by Chris Jarvis
Following up on the incendiary Built on Our Backs EP in 2015, Darlington’s darlings of hardcore In Evil Hour are back, this time with their second full-length release – Lights Down. In the age of an emboldened far right, intensified hawkishness in the international military arena, and revelations of the worst excesses of neoliberalism with the likes of the Grenfell disaster, Lights Down is a much needed and timely response.Continue Reading
By Chris Jarvis
Dutch trio Antillectual are known for their fast, thumping, melodic hardcore, which they have toured extensively across the globe since their debut album in 2005. Bringing together influences and sounds reminiscent of bands varying from Bad Religion, Strike Anywhere and Rise Against, they have held onto one of the central tenets of punk rock, socially conscious lyrics and a progressive political outlook. Songs such as No Human is Illegal, Another Guide (To Comprehensive Capitalism) and To All Members of Parliament illustrate this attention paid to political issues and their attempt to address them through their music. Given this context, The Norwich Radical spoke to frontman and guitarist Willem about their political outlook, why Antillectual chose to fuse music and politics, and the impacts they believe political music can have as part of our series Music That Matters.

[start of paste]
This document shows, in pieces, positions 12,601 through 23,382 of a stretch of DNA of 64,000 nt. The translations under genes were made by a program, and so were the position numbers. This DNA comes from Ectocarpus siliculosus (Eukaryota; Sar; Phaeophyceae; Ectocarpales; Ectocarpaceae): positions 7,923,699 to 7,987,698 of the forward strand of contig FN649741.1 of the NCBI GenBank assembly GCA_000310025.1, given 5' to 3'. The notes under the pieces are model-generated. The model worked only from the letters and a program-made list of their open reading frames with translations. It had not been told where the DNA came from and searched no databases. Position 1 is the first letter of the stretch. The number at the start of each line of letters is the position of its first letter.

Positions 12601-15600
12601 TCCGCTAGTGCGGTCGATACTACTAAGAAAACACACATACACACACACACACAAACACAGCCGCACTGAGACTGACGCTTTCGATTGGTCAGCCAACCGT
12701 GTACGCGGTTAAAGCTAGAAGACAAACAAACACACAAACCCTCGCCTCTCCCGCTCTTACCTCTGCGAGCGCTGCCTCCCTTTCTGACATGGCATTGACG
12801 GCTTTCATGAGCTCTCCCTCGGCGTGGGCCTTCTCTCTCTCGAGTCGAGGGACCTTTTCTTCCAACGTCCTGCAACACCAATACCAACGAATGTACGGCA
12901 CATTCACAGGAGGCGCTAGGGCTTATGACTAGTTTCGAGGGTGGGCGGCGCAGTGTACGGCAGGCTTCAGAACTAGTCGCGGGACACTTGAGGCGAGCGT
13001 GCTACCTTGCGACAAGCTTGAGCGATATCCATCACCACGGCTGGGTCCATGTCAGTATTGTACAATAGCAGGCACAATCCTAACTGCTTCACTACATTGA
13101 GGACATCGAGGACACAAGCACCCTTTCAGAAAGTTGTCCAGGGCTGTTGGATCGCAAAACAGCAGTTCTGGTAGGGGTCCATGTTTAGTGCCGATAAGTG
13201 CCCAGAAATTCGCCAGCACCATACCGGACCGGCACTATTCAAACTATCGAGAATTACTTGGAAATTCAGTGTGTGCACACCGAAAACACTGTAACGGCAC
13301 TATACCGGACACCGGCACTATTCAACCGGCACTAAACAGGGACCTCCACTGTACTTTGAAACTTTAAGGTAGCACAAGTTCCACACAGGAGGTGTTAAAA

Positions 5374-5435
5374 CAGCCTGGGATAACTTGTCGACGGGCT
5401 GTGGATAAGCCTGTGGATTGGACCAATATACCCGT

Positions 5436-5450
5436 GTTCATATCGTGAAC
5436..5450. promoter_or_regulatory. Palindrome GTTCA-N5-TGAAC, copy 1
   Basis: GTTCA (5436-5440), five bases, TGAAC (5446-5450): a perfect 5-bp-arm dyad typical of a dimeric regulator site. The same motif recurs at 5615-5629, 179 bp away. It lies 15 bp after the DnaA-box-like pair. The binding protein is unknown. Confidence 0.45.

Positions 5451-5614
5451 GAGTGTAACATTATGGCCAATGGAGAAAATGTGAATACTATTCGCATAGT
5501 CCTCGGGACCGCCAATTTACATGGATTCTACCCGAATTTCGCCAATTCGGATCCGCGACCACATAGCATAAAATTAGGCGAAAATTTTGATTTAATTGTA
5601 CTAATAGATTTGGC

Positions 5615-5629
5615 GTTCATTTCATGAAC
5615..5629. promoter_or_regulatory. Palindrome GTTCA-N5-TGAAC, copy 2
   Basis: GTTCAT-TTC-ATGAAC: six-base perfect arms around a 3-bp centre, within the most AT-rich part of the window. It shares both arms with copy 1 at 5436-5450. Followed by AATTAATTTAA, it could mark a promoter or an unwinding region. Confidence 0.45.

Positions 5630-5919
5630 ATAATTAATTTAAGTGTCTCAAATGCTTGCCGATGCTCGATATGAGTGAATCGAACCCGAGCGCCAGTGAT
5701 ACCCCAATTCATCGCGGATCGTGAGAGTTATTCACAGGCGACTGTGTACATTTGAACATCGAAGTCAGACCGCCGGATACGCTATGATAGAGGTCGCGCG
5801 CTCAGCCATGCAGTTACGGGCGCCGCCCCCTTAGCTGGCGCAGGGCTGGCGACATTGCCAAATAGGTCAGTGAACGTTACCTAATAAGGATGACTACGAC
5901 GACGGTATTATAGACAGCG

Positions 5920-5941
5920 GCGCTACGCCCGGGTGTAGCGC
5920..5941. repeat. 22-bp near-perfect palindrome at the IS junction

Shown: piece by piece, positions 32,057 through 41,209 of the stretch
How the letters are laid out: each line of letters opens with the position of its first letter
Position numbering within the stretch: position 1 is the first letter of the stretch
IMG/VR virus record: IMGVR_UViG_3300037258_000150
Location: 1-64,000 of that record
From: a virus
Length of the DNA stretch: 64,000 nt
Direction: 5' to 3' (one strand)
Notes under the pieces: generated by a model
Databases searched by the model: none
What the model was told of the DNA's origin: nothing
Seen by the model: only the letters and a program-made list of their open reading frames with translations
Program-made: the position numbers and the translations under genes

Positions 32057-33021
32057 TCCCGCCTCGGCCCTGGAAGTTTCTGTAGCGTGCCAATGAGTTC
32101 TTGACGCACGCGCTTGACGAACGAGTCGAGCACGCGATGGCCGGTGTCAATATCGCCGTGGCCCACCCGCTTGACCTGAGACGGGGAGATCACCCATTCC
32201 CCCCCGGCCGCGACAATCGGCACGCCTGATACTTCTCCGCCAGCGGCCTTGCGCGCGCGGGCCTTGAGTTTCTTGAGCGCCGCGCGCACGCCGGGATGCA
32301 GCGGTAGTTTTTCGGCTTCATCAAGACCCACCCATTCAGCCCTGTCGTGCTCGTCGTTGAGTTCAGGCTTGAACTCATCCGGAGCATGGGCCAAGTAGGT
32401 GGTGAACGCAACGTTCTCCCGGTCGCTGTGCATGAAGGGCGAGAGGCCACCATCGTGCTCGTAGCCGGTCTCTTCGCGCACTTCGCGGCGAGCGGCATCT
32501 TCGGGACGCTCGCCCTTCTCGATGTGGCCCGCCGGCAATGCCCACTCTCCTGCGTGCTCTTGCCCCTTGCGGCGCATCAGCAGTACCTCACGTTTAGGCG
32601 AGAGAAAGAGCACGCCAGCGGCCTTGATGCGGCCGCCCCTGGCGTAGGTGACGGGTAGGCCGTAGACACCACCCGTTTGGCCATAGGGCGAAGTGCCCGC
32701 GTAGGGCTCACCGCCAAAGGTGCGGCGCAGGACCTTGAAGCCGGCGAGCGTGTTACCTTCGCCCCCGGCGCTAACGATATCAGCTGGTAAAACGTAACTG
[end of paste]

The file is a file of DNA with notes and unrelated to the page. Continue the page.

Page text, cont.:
By Chris Jarvis
Darlington’s melodic hardcore punks are on the up. Off the back of a new EP, increased media coverage including a feature in Vive Le Rock magazine and The Mixed Tape, they now have tour dates in the diary with Ignite and UK Subs and they look to make 2016 their year. Inspiring comparisons with Rise Against, In Evil Hour combine the speed and aggression of modern hardcore with scathing attacks on the state of society of and politics. It is this latter feature of their music that led The Norwich Radical to talk to frontwoman and guitarist, Alice and Gareth about their political outlook, how it interplays with their musical outputs and what role they see this fusion having in shaping political change as part of our series Music That Matters.